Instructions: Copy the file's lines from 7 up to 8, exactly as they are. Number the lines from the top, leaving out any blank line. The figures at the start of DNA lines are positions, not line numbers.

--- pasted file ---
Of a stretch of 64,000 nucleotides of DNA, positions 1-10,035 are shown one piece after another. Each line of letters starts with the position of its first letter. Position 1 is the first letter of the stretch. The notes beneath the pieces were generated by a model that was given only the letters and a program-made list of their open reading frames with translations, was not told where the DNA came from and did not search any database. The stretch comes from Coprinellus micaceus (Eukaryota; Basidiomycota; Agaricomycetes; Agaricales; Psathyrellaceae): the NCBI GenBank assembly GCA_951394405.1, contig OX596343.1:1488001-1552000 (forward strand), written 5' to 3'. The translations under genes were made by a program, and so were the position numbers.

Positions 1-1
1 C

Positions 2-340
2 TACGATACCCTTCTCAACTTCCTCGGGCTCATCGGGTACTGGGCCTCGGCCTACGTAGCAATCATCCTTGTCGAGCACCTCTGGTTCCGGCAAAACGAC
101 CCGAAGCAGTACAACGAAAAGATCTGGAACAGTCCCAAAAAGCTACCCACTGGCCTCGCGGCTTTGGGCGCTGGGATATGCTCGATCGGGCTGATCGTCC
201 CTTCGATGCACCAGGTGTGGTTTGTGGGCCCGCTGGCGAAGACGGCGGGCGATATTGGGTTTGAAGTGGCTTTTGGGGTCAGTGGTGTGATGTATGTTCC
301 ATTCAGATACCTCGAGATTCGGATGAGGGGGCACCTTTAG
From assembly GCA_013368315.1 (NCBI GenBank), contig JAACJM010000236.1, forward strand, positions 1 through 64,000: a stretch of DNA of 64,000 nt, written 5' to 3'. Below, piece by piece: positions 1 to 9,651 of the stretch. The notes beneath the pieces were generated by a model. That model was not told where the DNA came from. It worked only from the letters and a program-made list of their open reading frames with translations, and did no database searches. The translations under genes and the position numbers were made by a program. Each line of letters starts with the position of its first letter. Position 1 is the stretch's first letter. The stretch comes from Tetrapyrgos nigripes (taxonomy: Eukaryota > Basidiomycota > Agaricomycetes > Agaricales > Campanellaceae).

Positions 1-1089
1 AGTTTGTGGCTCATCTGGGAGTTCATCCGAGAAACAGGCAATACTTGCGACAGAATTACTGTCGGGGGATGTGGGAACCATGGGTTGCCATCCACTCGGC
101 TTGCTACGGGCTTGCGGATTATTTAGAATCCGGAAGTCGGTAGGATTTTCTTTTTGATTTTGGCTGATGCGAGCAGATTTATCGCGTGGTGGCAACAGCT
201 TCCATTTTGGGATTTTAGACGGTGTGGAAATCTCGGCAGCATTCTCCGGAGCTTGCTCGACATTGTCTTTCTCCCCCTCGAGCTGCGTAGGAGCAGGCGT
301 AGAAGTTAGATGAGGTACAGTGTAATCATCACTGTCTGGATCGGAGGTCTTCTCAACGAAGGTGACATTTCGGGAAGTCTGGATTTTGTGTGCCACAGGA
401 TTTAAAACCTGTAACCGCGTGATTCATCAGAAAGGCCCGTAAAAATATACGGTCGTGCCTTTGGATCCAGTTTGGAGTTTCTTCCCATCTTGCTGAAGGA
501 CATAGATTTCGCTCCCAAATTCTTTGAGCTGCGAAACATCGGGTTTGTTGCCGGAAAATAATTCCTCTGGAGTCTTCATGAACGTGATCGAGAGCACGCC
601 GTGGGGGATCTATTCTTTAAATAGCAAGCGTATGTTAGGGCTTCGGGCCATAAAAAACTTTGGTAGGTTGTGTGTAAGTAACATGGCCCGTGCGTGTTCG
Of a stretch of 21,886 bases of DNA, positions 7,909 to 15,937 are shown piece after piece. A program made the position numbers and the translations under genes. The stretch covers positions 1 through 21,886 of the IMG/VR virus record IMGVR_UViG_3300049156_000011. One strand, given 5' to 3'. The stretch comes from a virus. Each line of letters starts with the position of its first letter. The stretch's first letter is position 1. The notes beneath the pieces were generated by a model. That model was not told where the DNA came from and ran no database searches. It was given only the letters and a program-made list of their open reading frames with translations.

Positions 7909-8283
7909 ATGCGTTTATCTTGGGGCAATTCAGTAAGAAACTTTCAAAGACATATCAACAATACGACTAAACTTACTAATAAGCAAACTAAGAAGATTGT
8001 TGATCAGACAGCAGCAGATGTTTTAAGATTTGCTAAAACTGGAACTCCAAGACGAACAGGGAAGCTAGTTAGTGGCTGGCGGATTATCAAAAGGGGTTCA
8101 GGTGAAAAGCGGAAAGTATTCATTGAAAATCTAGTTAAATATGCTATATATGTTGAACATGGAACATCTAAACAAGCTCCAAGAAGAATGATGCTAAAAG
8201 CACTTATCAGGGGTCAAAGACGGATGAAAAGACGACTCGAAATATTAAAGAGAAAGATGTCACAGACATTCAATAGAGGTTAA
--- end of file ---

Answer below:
201 CTTCGATGCACCAGGTGTGGTTTGTGGGCCCGCTGGCGAAGACGGCGGGCGATATTGGGTTTGAAGTGGCTTTTGGGGTCAGTGGTGTGATGTATGTTCC
301 ATTCAGATACCTCGAGATTCGGATGAGGGGGCACCTTTAG